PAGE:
Other nations like the Netherlands, Austria and Finland have also insisted on the same austerity measures that Germany has demanded in exchange for European bailouts, but as the bloc's largest economy and the largest single contributor to the funds, most of the anger has been directed at Germany and Merkel.
Some of Merkel's voters are now beginning to wonder whether their country — and their savings — should be tied to the struggling euro project, and Weidenfeld said support for the euro "could quickly change if a new rescue package has to be negotiated."
Should the eurozone's woes spread to fully engulf Italy or Spain — the bloc's third- and fourth-largest economies — and require them to ask for a bailout, German voters could panic, said Niedermayer.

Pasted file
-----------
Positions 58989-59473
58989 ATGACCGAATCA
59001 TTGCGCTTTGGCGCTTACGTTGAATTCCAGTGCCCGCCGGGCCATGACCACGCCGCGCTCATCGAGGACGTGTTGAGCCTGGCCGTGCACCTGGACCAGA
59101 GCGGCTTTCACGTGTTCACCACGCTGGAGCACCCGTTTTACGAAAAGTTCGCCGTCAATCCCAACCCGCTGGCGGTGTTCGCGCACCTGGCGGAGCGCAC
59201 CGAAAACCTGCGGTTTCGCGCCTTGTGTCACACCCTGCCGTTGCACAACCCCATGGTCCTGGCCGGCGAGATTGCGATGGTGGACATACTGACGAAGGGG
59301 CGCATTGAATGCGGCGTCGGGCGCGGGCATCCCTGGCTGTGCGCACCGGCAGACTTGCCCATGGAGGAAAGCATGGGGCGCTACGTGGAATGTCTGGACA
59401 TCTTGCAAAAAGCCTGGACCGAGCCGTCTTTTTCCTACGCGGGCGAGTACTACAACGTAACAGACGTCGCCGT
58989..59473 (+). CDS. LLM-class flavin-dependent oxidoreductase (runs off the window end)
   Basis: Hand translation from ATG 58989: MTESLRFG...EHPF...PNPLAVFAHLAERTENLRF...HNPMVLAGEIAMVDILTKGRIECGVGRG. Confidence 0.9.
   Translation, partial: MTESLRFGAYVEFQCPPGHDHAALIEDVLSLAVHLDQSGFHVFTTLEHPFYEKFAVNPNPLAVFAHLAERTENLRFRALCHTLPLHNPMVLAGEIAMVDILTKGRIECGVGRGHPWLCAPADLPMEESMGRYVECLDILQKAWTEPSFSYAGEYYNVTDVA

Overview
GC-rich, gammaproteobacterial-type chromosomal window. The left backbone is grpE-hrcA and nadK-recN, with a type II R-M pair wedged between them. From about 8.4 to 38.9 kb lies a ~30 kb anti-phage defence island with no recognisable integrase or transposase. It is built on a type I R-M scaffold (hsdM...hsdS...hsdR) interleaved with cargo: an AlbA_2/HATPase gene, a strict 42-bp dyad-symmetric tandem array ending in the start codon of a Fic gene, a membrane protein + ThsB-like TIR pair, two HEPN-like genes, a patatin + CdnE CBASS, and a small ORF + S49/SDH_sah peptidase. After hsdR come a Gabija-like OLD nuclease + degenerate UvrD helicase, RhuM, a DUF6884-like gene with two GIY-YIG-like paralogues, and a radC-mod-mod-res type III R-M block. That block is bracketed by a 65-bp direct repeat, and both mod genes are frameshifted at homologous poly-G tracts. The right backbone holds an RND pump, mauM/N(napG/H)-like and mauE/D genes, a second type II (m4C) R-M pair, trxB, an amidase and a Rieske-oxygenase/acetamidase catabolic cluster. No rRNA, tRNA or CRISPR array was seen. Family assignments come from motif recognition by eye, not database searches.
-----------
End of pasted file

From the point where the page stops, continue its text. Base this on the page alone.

In Germany's election in September, the issue poses the greatest threat to the Free Democratic Party, Merkel's junior coalition partner which has a pro-business platform. Because the party has polled only slightly above five percent, even the loss of a few thousand voters could mean disaster.
"It's not impossible that this new party could sap half a percent from the FDP and thereby kick them out of parliament," said Niedermayer. That could create a huge headache for Merkel, who may find it hard to form a workable majority in parliament without the FDP.
Merkel's own party, too, could suffer if conservative voters see Alternative for Germany as a credible way to express their frustration about her leadership.
Economist Rudolf Hickel told Germany's Deutsche Welle, however, that even though there is anti-euro sentiment out there, Alternative for Germany doesn't have broad enough appeal to effectively tap it.
"They are professors and frustrated economists," he said. "If the party were headed by a populist, I'd consider them dangerous."